seandr 45
@35: Hmm. I guess I see no reason to take sides on this one, let alone trot out the old "big mean man takes advantage of poor helpless little girl" chestnut.
Posted by seandr on June 5, 2012 at 9:21 PM · Report this
46
Agree with those who say she has nothing to apologize for. She said it felt wrong and dirty TO HER. Those are her honest feelings and she has nothing to be sorry for.

Otherwise, you nailed it.
Posted by bigyaz on June 5, 2012 at 9:32 PM · Report this
47
@18, you're not alone. Having been in similar situations, I *want* my partner to believe what I say rather than assume he knows better, and I accept the responsibility for protecting myself and articulating my needs.

I think he needs to apologize for his overcranked & insensitive response, and I don't think she owes him any kind of apology for backing out... but I do think she should take responsibility for all of those disingenuous/wishful-thinking "I'm fine"s and note that she's probably not up to taking care of herself in a similar situation anytime soon.

I'm with the poster who suspects these are some very young and immature people we're talking about here.
Posted by AlphaBanty on June 5, 2012 at 9:34 PM · Report this
Aly 48
@28 It's quite possible to read into people's tone, body language, etc. The LW obviously knew his partner was not okay with the situation. He didn't have to "read her mind" to do that.

In all honesty, one should be able to tell if a partner (or a family member, close friend) is uncomfortable even if they don't say so. It's something that generally just gets picked up on by spending time with that person.
Posted by Aly on June 5, 2012 at 9:39 PM · Report this
49
@18, you're not alone. Having been in similar situations, I *want* my partner to believe the words I say rather than assume he knows better (i.e. "can tell I'm not having a good time"), and as such I accept the responsibility for protecting myself and articulating my needs.

I think he needs to apologize for his overcranked & shortsighted response, and I don't think she owes him any kind of apology for backing out... but I DO think she needs to take responsibility for all of those disingenuous/wishful-thinking/passive "I'm fine"s. Noting that she's probably not up to taking care of herself in a similar situation anytime soon would be smart, too.

I'm with the poster who suspects these are some very young and immature people we're talking about here.
Posted by AlphaBanty on June 5, 2012 at 9:47 PM · Report this
50
Damn, sorry for the double-post! Argh.
Posted by AlphaBanty on June 5, 2012 at 9:49 PM · Report this
Some Old Nobodaddy Logged In 51
It seems like a lot of folks want to take sides in this. I don't have much sympathy for either one. Dude, your boner got crushed. So what, grow up. GF, what's w/ demanding your guy read your mind, expecting him to 'know' that he should call it off.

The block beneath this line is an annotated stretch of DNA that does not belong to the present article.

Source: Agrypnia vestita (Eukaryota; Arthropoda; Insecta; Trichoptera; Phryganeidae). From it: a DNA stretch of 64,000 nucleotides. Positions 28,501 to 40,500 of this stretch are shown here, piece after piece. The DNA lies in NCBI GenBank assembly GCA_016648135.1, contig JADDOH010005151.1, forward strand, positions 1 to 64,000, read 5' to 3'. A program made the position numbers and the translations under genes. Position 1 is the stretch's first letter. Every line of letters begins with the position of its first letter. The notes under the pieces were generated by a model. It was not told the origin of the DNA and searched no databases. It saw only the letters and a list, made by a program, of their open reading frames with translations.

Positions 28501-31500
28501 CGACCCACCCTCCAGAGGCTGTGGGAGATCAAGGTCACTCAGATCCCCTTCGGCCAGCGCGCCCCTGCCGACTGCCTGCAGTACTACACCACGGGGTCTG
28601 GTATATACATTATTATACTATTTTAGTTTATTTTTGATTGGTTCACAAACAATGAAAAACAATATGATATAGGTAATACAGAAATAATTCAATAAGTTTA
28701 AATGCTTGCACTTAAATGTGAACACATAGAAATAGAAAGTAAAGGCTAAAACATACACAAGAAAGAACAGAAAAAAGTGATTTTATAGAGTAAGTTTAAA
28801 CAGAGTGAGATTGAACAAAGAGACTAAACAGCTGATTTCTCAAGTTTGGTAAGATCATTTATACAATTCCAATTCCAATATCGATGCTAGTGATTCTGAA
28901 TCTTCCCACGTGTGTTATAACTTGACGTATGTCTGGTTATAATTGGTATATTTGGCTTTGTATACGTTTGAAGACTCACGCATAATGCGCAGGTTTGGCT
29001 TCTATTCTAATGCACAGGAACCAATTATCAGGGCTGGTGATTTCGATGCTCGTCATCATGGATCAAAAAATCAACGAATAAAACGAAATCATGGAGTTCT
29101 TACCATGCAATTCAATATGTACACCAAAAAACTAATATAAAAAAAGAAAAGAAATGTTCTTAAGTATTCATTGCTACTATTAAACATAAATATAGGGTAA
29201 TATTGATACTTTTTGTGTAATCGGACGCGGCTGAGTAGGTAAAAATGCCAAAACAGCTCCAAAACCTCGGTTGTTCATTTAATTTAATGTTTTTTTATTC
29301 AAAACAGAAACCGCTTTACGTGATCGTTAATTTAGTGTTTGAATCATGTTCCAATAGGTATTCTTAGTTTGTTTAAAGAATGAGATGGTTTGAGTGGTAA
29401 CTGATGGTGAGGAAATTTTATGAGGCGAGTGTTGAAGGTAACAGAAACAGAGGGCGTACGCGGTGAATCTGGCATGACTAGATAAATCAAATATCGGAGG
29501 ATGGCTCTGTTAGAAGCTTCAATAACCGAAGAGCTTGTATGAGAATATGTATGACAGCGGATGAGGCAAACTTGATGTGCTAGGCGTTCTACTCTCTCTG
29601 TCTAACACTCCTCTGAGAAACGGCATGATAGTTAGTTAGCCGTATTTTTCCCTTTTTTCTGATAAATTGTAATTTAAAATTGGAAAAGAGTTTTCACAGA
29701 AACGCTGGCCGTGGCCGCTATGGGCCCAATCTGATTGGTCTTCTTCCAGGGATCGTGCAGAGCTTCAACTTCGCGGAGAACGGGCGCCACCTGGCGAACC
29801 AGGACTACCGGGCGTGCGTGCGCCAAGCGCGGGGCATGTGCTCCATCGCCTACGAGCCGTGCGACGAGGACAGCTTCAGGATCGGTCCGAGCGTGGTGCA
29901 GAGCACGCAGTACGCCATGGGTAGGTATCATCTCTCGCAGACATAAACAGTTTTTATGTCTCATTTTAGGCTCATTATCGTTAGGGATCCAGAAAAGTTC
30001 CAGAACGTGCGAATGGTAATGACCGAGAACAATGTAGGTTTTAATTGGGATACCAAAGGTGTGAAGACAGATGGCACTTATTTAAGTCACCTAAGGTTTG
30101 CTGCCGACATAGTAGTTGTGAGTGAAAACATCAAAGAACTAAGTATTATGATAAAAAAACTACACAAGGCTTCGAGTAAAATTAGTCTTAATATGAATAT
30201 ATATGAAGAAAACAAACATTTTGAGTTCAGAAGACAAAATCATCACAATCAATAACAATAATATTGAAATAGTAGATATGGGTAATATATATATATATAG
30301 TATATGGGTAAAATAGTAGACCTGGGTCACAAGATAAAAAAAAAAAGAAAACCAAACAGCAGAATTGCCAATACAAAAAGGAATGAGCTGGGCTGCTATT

But what I really wonder if the guy's 3rd sentence. What is between them that makes them a match in almost all ways? Sure doesn't sound like it to me. The only thing I can say is that I hope they both grow up a little more before they have any kids, if at all.
Posted by Some Old Nobodaddy Logged In on June 5, 2012 at 9:51 PM · Report this
seandr 52
@47: these are some very young and immature people we're talking about here

See, that's just it. They are kids. The guy is supposed to be a bit of a pushy, pouty douchebag and the girl is supposed to be a bit of a passive-aggressive crazy-making bitch. All of this falls within the bounds of developmentally appropriate misbehavior for young adults.
Posted by seandr on June 5, 2012 at 10:25 PM · Report this
53
People are terrible mind-readers, and it is unfair to expect mind-reading of anyone. I believe they are far better readers of body language, and hers was shouting in capital letters. That still doesn't excuse her from being clear. He screwed up by continuing to expect/demand the "great fantasy" to happen. She screwed up by not using spoken words to convey her growing discomfort.

Note to gentlemen: anytime a woman says "I'm fine," reword your question to get at the truth. Check her body language while you're at it. Note to women: if you say "I'm fine," you run the risk of being taken at your word. Note to LW: by accusing her of ruining your fantasy and demanding an apology, you have effectively ruled out any possibility of it happening in the future with this woman.
Posted by Sarah in Olympia on June 5, 2012 at 10:32 PM · Report this
54
Nothing in the letter makes me think either member of this couple really even likes each other.
Posted by SLCamper on June 5, 2012 at 10:38 PM · Report this
55
I would never expect a romantic partner to read minds. The fact that the guy picked up on his girlfriend's nonverbal communication, however, indicates he knew how she felt and pressed on anyway. Asking her 20 times whether she's OK sounds to me like badgering, especially if done in the other couple's presence. It's almost like, the more you ask, the more you expect the same "I'm fine", and the harder it becomes for her to say 'no'. If I were the boyfriend, I'd have pulled her aside and said, "Look, this situation isn't going the way I had hoped. Why don't we go home now and reconsider this idea some other time." That way, it's a neutral and safe way for both of them to go home, and the onus isn't on her to speak up on the spot. Then, when they're in the safety and privacy of home, they can talk about it and revisit the idea if/when both of them are ready.

Dan, good advice.
Posted by brendan on June 5, 2012 at 10:46 PM · Report this
56